Anyone worked out ‘parenting’ yet?
When you do, you will inbox me, won’t you?
The great thing about these summer holidays is that they have given me lots of time to reflect, focus, over-analyse and privately condemn my parenting skills.
Family relationships have been tested and redefined this holiday.
It’s not all been bad, but I have come to the conclusion that ‘Parenting’ is the root of more stress and anxiety than any other job, so if you have personally survived the experience, send me a few pointers, discounting murder of course – (already been there and decided that I wouldn’t survive prison either).
My main problem with parenting is the perpetual guilt. Mother’s guilt.
I think that ‘guilt’ has been at the core of my parenting makeup since I had NC. There could be many reasons for that, of course. It might have something to do with losing my own mother when I was a teenager, which inspired this ridiculous innate desire to be perfect in the role of motherhood when I had my own children, or it may simply be that I’m just not a ‘natural’ mother and I feel guilty about that.
If you work as a barista and your coffee sucks you can always try another job; but if you have kids and suck at being a mum, there’s no way out.
So what do you do?
Do you do what I’ve done for the past nineteen years and consume parenting manual after parenting manual, irritate your best mates for advice – (those ones who seem to be tolerating their spawn better than you, even though you know they will make you feel even more guilty) – or do you head straight for therapy?
There should be some extra training available for those mothers who don’t quite cut it, shouldn’t there?
The old man and I should be tentatively celebrating by now. With one child at uni, we’re nearly at the end of the parenting tunnel, in theory; if you accept the premise that the kids should be thinking about leaving home sometime after eighteen. (I know that a lot of you will tell me to rethink that theory more along the lines of wishful thinking).
So why do I still feel so much pressure from parenting?
Because if I’m honest, I still never know if I’m doing the right thing by my kids. Because I always feel torn when I make a decision for them, and they are the only people in my little world who can still tie my stomach up into painful knots of self-loathing and anxiety.
And, of course, the old man has this wonderful knack of making me feel guilty about feeling guilty about the kids.
I’m finally coming to the realisation that everyone was right when they told me that you never stop worrying about your kids.
We honestly believed when we had survived NC’s drunken forays into the city and had gone through the nightly cross-examination of ‘who are you staying with’, ‘have you been drinking’ and ‘I can smell smoke’, that we would be professionals at parenting by the time it came to Kurt.
But, before she boarded that plane to Thailand, I was still at it. I couldn’t help myself and asked her what she would do if the tide suddenly went out on the beach! When what I should have been doing was feigning excitement for her at the airport (like a good mother would do), and concealed my irrational fears.
Not passed on my own pathetic anxieties!
And then there’s the albino recluse who dwells at the top of our house, who now communicates with us in drumbeats, like some native American emo. Three hits of the bass drum is toast with peanut butter (please), a steady crescendo means it’s a good day, and crashing of the cymbals means he still hates us.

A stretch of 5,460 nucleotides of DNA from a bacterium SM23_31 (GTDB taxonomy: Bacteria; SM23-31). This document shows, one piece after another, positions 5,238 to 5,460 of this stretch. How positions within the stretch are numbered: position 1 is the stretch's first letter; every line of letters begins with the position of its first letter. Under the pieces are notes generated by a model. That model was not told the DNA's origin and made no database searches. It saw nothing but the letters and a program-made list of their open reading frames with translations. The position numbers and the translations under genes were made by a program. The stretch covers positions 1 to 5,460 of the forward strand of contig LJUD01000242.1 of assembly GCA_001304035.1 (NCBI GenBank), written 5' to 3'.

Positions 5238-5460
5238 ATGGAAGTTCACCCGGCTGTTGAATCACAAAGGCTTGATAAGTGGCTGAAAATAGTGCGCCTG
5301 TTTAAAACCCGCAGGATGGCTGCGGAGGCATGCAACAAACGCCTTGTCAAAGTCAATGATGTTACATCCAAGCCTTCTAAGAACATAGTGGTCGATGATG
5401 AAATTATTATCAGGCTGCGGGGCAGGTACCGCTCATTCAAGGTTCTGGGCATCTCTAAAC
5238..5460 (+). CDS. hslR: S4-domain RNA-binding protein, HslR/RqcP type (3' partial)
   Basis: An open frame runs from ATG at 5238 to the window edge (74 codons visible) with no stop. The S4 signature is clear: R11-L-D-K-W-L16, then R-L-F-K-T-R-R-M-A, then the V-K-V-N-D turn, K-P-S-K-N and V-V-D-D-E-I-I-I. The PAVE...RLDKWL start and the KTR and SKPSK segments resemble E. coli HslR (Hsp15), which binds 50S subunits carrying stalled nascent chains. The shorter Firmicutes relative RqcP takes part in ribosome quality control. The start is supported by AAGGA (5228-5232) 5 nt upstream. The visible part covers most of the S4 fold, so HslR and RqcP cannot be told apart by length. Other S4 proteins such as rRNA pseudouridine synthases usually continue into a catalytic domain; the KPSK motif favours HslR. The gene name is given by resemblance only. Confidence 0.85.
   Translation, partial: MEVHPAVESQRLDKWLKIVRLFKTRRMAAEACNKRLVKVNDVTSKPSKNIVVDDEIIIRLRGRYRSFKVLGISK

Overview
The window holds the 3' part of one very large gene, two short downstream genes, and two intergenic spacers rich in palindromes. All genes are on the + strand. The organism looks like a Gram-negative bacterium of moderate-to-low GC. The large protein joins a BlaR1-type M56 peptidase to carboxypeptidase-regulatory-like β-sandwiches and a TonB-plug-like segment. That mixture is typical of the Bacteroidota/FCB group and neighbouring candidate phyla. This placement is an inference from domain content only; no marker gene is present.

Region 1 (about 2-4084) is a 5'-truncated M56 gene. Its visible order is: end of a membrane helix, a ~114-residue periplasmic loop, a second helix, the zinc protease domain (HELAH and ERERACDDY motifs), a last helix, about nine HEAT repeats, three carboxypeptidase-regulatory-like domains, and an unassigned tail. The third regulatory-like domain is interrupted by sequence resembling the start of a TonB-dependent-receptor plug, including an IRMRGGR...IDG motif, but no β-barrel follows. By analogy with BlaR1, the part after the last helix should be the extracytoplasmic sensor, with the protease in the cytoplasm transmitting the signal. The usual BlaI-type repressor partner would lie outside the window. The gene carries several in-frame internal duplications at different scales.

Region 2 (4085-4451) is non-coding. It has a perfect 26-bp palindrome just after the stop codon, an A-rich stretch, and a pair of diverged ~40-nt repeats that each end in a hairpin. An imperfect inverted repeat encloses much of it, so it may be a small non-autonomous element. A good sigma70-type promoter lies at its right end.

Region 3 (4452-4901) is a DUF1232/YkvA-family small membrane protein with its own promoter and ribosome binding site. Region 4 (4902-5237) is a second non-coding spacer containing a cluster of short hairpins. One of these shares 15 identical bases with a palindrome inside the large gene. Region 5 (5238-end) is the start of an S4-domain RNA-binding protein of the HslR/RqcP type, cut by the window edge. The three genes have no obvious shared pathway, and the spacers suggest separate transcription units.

I have tried to coax him out of his room this summer holiday, baited him like an animal, with all his favourite treats. Is it so wrong to want him to get some sunlight, for him to feel the wash of the ocean on his white body and the sand between his toes?
He used to love the beach; when he was still my little boy.
But the more I push him be one of the family, the more he resists. And then I feel guilty.
Everything is a negotiation these days and has to be on his terms or nothing.
The old man is tougher than me. He will negotiate to a point and then takes a ‘fuck him’ attitude, which brings us to a resolution of sorts. And I know he’s right. We can’t let a sixteen year old wield the power in our home, but then I feel guilty for leaving him in the house on his own, educating himself through the computer rather than via experience, drumming his death rap… sticking pins in effigies of us.
Is that any way to live? Perhaps it is when you are a teenager intent on hating the world.
He knows that what I really want to do is to look after him in my amateur maternal way. But these days, if I dare to stroke his face or touch his arm, he jerks away like he has been stung.
He used to beg me for cuddles.
I wanted us to share this few precious weeks of holiday together and look back on it fondly one day, smile at photos of us together, tanned and happy like all those other families on Facebook. Instead there will be lots of awkward photos of the old man and I, trying to look like we know what the fuck to do together now that our relationship has been redefined by the absence of our children.
Not that we invested everything in them, you understand – we were always wary of that trap. We have our own lives, just as NC now has hers, but Kurt still represents ‘unfinished business’ for me. Unlike his sister, who has reached that stage of maturity where she is finally comfortable in her own skin, Kurt is still a work in progress who still needs more preparation for the big, scary world outside.
If only he’d let me in to finish the job I started.
But then, that’s the mindfuck caused by parenting.